Chandler immediately climbed to the top of the cage and backflipped back into the center of the mat.
"That's why you paid the big bucks for Michael Chandler," Cormier said. "Dana White backed up the Brinks truck to the Chandler household. Now you know why. You wanna talk about making a UFC debut, Michael Chandler just did that as good as you can do it."
Loser: Stalling the Stream
Paging the IT department.
Seems the UFC's debut blockbuster of 2021 was not without its technical glitches.
Twitter was abuzz with complaints from several fighters on the promotional roster, in fact, pointing out login and loading issues with the live stream that went for $69.99 a pop in the U.S. and more elsewhere.
The cost, incidentally, was bumped up $5 to begin the new year.
Earlier in the week, some Google searches were suggesting the event had been called off.
Among the frustrated purchasers going vocal Saturday on social media were UFC fighters Kelvin Gastelum, Lauren Murphy, Jessica-Rose Clark and Megan Anderson.
Yahoo's Kevin Iole tweeted about a half-hour into the PPV broadcast, saying he'd been hearing that the problems were due to some 1.3 million people trying to get on at the same time and it would improve as the rush receded.
Many replies to his tweet, however, suggested the problems were continuing well into the show, which began at 10 p.m. ESPN's Michael Eaves tweeted shortly after 11 p.m., saying "We are aware of an issue impacting some fans' ability to access tonight's PPV event and are working to resolve it as quickly as possible."
Winner: Playing Through Confusion
Marina Rodriguez scored two TKOs on Saturday night.
The powerful Brazilian strawweight dropped phenom Amanda Ribas with a laser-guided counter right hand and then battered her with a series of hammer strikes to prompt the intervention of Herb Dean.
But while it looked like the big ref was moving in to stop the fight, he didn’t.
And though Rodriguez had disengaged, thinking her work was done, she quickly restarted the assault with an elbow and another huge right, this time making sure Dean waved it off for good before exulting with her joyous corner team.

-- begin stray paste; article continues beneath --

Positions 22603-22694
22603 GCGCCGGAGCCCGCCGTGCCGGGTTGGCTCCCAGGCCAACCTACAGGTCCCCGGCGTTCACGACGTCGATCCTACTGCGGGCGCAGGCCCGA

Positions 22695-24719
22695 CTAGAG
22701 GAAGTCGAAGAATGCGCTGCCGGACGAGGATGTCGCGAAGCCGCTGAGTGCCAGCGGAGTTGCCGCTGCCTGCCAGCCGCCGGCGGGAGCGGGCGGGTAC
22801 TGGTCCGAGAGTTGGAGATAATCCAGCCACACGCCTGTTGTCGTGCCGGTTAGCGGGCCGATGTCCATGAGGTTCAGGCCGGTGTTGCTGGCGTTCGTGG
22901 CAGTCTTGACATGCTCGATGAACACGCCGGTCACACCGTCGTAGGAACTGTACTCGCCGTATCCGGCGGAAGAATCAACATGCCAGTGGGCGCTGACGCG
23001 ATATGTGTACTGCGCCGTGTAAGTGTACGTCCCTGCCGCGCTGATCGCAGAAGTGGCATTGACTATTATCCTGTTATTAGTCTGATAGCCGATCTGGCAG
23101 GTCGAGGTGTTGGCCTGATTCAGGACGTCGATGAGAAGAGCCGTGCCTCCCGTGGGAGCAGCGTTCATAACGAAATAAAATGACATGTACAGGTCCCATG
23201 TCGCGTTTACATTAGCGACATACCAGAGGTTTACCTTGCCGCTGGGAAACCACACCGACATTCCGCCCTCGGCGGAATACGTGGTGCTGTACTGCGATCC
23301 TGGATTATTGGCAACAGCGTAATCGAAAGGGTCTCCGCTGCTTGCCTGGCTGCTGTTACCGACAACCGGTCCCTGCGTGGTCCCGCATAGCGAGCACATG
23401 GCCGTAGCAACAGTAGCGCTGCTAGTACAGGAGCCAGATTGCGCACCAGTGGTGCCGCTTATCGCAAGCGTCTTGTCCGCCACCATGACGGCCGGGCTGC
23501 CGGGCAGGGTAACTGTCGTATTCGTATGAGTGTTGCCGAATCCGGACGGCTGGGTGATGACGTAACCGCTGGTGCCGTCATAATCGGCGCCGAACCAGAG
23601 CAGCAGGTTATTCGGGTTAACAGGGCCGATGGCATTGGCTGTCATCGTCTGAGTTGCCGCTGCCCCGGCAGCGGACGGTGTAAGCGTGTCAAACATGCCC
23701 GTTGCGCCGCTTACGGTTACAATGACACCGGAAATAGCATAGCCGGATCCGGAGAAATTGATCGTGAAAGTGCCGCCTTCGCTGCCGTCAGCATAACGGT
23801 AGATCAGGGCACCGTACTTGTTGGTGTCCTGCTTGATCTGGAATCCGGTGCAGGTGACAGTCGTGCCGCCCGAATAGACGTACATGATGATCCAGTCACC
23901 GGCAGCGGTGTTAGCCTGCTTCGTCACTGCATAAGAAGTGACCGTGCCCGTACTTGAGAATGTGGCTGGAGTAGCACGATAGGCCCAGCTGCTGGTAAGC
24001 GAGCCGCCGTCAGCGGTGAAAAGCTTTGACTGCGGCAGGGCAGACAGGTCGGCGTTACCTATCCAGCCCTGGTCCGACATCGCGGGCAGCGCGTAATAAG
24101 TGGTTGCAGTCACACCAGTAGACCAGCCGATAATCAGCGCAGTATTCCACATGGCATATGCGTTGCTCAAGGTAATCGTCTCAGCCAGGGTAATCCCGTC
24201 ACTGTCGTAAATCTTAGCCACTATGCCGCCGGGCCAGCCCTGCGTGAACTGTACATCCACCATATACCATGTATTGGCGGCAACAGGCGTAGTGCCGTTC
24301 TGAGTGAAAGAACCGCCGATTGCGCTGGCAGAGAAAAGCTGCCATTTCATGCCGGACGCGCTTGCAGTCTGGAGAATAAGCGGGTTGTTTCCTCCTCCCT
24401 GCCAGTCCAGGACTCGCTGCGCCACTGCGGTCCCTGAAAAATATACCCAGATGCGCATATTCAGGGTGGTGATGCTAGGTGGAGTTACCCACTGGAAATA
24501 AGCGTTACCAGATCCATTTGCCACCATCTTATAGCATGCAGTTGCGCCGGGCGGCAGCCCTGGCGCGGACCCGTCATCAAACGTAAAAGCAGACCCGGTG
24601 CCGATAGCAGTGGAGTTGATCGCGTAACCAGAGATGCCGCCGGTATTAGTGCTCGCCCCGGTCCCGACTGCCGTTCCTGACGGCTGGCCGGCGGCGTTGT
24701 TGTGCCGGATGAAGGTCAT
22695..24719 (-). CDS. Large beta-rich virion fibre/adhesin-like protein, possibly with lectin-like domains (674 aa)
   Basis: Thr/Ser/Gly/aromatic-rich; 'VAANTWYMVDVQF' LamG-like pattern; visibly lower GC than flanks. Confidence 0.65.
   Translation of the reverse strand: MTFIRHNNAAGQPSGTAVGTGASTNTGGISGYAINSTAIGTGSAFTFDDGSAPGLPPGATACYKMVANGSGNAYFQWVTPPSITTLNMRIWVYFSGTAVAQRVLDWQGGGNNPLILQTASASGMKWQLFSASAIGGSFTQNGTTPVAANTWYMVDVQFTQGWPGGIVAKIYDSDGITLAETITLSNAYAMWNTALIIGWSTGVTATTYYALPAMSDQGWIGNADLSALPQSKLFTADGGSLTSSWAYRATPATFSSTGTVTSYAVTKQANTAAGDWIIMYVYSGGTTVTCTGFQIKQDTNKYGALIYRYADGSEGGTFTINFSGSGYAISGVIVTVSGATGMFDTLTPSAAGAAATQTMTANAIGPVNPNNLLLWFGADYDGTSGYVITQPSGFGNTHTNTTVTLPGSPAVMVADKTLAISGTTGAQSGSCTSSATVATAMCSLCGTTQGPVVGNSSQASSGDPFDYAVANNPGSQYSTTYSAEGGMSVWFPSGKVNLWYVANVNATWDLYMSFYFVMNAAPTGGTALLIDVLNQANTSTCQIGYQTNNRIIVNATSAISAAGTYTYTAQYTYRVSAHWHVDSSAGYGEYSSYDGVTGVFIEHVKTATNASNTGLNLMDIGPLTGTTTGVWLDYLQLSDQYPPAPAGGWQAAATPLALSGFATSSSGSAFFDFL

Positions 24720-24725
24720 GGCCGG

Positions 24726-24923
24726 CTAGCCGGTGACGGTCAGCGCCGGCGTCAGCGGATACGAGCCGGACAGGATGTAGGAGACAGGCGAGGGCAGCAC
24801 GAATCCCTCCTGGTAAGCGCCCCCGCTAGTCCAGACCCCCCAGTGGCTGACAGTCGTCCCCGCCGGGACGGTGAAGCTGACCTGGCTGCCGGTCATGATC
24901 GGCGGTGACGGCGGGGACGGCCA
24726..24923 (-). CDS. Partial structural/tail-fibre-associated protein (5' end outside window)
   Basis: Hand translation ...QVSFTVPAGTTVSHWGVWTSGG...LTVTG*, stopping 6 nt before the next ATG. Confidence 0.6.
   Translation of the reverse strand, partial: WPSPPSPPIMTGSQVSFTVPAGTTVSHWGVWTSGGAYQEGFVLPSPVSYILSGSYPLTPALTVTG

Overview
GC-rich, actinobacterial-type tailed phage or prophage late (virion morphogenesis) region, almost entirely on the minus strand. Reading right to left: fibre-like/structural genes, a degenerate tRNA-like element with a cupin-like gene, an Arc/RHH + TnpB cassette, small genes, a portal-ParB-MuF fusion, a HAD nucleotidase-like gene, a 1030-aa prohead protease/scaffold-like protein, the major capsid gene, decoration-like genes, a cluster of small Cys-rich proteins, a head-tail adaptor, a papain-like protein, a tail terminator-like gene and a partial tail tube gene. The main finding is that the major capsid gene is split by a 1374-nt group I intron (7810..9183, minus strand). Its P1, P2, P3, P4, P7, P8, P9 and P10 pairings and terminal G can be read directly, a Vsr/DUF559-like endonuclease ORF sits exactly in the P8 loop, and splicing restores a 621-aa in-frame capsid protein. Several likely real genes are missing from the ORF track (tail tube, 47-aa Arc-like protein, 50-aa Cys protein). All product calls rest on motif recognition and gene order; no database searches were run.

It ended, officially, at 54 seconds of the second round.
"He came close to us and I thought it was over," Rodriguez said. "Once the fight got back on, it was, 'OK, let's go.'"
Though she was slotted two slots ahead of the 10th-ranked Ribas at 115 pounds, the streaking 33-year-old was a plus-250 underdog to win per UFC.com. It boosted her to 3-1-2 in six UFC fights and was her sixth by stoppage in 13 career wins.
Ribas, meanwhile, had arrived with 10 wins in 11 fights and was 4-0 in the UFC. She controlled the first round after scoring an early takedown and was pursuing a ground game in the second when she ran into Rodriguez's fight-changing shot.
"She was going to take me down and grapple. We were able to take our game plan into action in the second round," said Rodriguez, who then turned toward the crowd and yelled, "Now you know who I am."
Winner: Fighting Frenetically
Wondering what it's like to get caught in a meat grinder?
Try fighting Arman Tsarukyan.
The sturdy Armenian was a tenacious striking and takedown machine against American veteran Matt Frevola, getting his foe to the mat seven times in the first 10 minutes and landing better than 100 strikes overall. He earned a unanimous-decision win in their fast-paced three-rounder at lightweight.
Two judges scored it 30-27 in the winner's favor, while the third had it 30-26.
Now 16-2 since going pro in 2015, the 5'7" Tsarukyan won his third straight since dropping his UFC debut to Islam Makhachev in 2019. He was 1-1 in two fights after turning pro at age 19, then won 12 in a row before the loss to Makhachev.
He finished with 103 strikes and 10 takedowns for the entire fight. Frevola, who'd been scheduled to meet striker Ottman Azaitar before the Moroccan was pulled from the card and dismissed from the UFC for a safety violation, had 51 strikes and was 0-of-2 in takedown tries.
"Everything looked great for this young man tonight," Cormier said.
Winner: Going for GOAT
If you're going to do a callout, make it memorable.
That's clearly what Julianna Pena had in mind Saturday night.
The 31-year-old was on her back and facing adversity for much of the first two rounds against fellow ranked bantamweight Sara McMann, but she flipped the script in the third and submitted the former 135-pound title challenger with a rear-naked choke just 81 seconds before the final horn.
Fueled by that emotion, she startled Anik and got a response from the small cage-side crowd by setting her sights on the greatest female fighter in combat sports history.
"Amanda Nunes, I want to fight you," she said. "It's time for her to quit ducking. That's my fight."
The seventh-ranked Pena improved to 11-4 as a pro and won for the fifth time in seven UFC appearances against No. 9 McMann. The 40-year-old McMann was submitted by Ronda Rousey in a title try back in 2014 at UFC 170 and lost to Nunes on a Fight Night show 18 months later.